Red Bank Psychological Services Blog
Our thoughts on mental health therapy, neuropsychology, and more.
When you think about hypnosis, maybe you recall the film, Good Will Hunting (1997), where the main character, Will Hunting (played by Matt Damon), undergoes attempted hypnotherapy, poking fun at the process by producing ridiculous answers to the therapist's (Robin Williams) questions. Or maybe you think of the more recent movie, Get Out (2017), where the Armitages transplant brains; hypnosis is used to transport the conscious mind of the host into "the sunken place" where they are conscious but powerless. Most tv shows, stage shows, and movies exaggerate or twist the idea of hypnosis, but in reality, hypnosis is a well-researched and effective form of supplemental treatment for a range of issues including fatigue, chronic pain, anxiety, and distress. Let's clear things up about hypnosis:
What is hypnosis? Hypnosis is an agreement between the client and therapist to provide suggestions for how to use your mind to control any emotional distress or fatigue you might experience. Hypnosis is like focused attention or concentration. Most people describe it as a pleasant, relaxing experience, sort of like being so lost in a book, music, or movie that you lose track of what's going on around you. Hypnosis involves learning how to use your mind to help you feel better. There is no one right way to experience hypnosis; the client simply needs to be open and listen to the sound of the therapist's voice. Hypnosis is NOT a magic spell.
Does hypnosis work? Yes, research as shown that up to 89% of clients who try hypnosis benefit from it. And, even those who don't respond immediately to it can become more responsive to hypnosis with practice. It's a non-invasive, brief (15 minutes a session) technique that is worth a try. Eventually, you can do it to yourself at home, saving you both time and money. Health care providers have been using hypnosis to benefit patients for over 200 years.
Am I the type of person who can be "hypnotized"? Hypnosis is not a yes or no, all or nothing kind of thing. Instead, hypnosis works at different levels for different people. Most of us are in the middle, but some of us will be lower or very high, in terms of its effect. And, with practice, you can become more hypnotizable over time.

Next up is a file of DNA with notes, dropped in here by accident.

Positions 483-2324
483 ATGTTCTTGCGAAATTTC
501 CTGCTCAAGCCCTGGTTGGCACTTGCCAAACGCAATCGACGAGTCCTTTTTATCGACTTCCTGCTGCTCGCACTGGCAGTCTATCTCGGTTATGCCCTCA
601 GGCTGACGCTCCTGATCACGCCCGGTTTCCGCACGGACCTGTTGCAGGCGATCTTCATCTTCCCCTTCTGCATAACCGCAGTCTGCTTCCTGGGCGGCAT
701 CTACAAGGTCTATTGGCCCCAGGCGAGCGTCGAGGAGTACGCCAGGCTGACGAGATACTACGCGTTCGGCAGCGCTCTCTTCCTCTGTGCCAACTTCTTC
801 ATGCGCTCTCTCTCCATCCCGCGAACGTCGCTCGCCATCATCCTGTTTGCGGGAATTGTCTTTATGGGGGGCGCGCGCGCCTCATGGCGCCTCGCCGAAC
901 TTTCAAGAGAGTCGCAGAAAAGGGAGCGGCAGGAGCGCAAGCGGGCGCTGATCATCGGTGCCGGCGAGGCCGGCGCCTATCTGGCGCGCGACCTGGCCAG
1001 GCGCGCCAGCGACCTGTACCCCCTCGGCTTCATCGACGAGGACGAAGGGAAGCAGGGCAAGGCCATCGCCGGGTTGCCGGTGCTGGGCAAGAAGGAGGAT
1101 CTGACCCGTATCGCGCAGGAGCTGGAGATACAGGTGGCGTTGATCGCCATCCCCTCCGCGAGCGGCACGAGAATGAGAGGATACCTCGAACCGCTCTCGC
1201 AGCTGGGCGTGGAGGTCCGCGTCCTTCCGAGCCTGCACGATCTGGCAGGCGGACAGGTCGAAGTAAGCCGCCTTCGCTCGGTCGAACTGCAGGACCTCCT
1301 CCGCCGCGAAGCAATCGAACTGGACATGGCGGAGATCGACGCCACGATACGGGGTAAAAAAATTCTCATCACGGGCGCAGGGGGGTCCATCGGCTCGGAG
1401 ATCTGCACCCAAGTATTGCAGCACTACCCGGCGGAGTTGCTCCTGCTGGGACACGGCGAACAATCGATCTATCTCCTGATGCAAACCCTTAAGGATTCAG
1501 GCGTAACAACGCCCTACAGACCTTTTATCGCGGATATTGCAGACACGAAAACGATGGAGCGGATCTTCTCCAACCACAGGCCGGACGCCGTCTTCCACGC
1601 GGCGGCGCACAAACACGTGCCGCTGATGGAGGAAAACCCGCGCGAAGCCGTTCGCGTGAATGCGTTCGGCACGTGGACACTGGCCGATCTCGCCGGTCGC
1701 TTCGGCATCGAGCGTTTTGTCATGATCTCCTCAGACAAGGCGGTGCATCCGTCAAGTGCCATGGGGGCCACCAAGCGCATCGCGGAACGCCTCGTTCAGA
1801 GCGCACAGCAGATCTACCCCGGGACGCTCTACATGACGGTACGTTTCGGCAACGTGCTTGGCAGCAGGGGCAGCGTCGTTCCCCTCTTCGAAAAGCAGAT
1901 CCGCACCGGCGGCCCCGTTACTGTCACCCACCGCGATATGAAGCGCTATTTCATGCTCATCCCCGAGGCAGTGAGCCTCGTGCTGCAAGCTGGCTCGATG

Do I have to give up control for hypnosis to work? No! Stage shows, tv, and books typically present inaccurate, frightening, and misleading depictions of hypnosis. You will not be under the therapist's control. You will not be asked to do anything embarrassing. You do not have to do anything that you don't feel comfortable doing. You will neither be asked anything about past-lives nor traumatic memories. The focus is only on reducing emotional distress and fatigue.
I'm pretty strong-willed and skeptical, so do I have a chance at this working? Yes! Some people mistakenly believe that only gullible, weak, or "new-agey" people are hypnotizable, but that is a myth. Hypnotic suggestibility is actually not associated with any personality trait in particular. You can be strong-minded and still benefit from hypnosis. Benefitting from hypnosis has more to do with how open you are to trying it, how well you expect it to work, and how willing you are to let yourself become absorbed in the experience. In fact, a strong mind and mental control can actually be very helpful in focusing and concentrating on hypnotic suggestions.
What if I become "out of it" and get in a trance? Hypnosis is nothing like the feeling of taking a powerful tranquilizing drug. There is no spell, no sleep, no trance, and you are not under anyone else's control. You would be no more "out of it" than you would be during yoga, imagery, or other mind-body therapy.
What if I attempted hypnosis before somewhere else for a different problem and it didn't work? The effectiveness of hypnosis depends on the problem you are trying to minimize, the setting, your mindset, and the training of the therapist. The past is not a good predictor of the future in this case. Trying it again would not be a bad idea.
I'm not good at relaxing or meditation so will hypnosis work? Hypnosis does NOT require deep relaxation. It's more like drifting or daydreaming. In fact, research has shown that people can be hypnotized even when they are actively riding an exercise bike. Hypnosis and relaxation are not the same phenomena. Being anxious or hyper could mean that you are actually really motivated to benefit from hypnosis and have the most room to grow.
Hypnosis is just one tool within comprehensive mental health therapy. The choice is yours, both in the decision to try hypnosis, and then what actually happens during hypnosis.
Dayna Stein, MST, MSW, LCSW is a licensed clinical social worker and certified in Cognitive Behavioral Therapy and Hypnosis for Fatigue (CBTH). CBTH is an evidence based behavioral health intervention developed by the Icahn School of Medicine at Mount Sinai, Integrative Behavioral Medicine Program. Dayna earned degrees from Boston University, New School University, and Monmouth University, and prior to private practice in Red Bank, NJ, she specialized in trauma therapy at Catholic Charities and New Hope Integrated Behavioral Health Care, both in Monmouth County.
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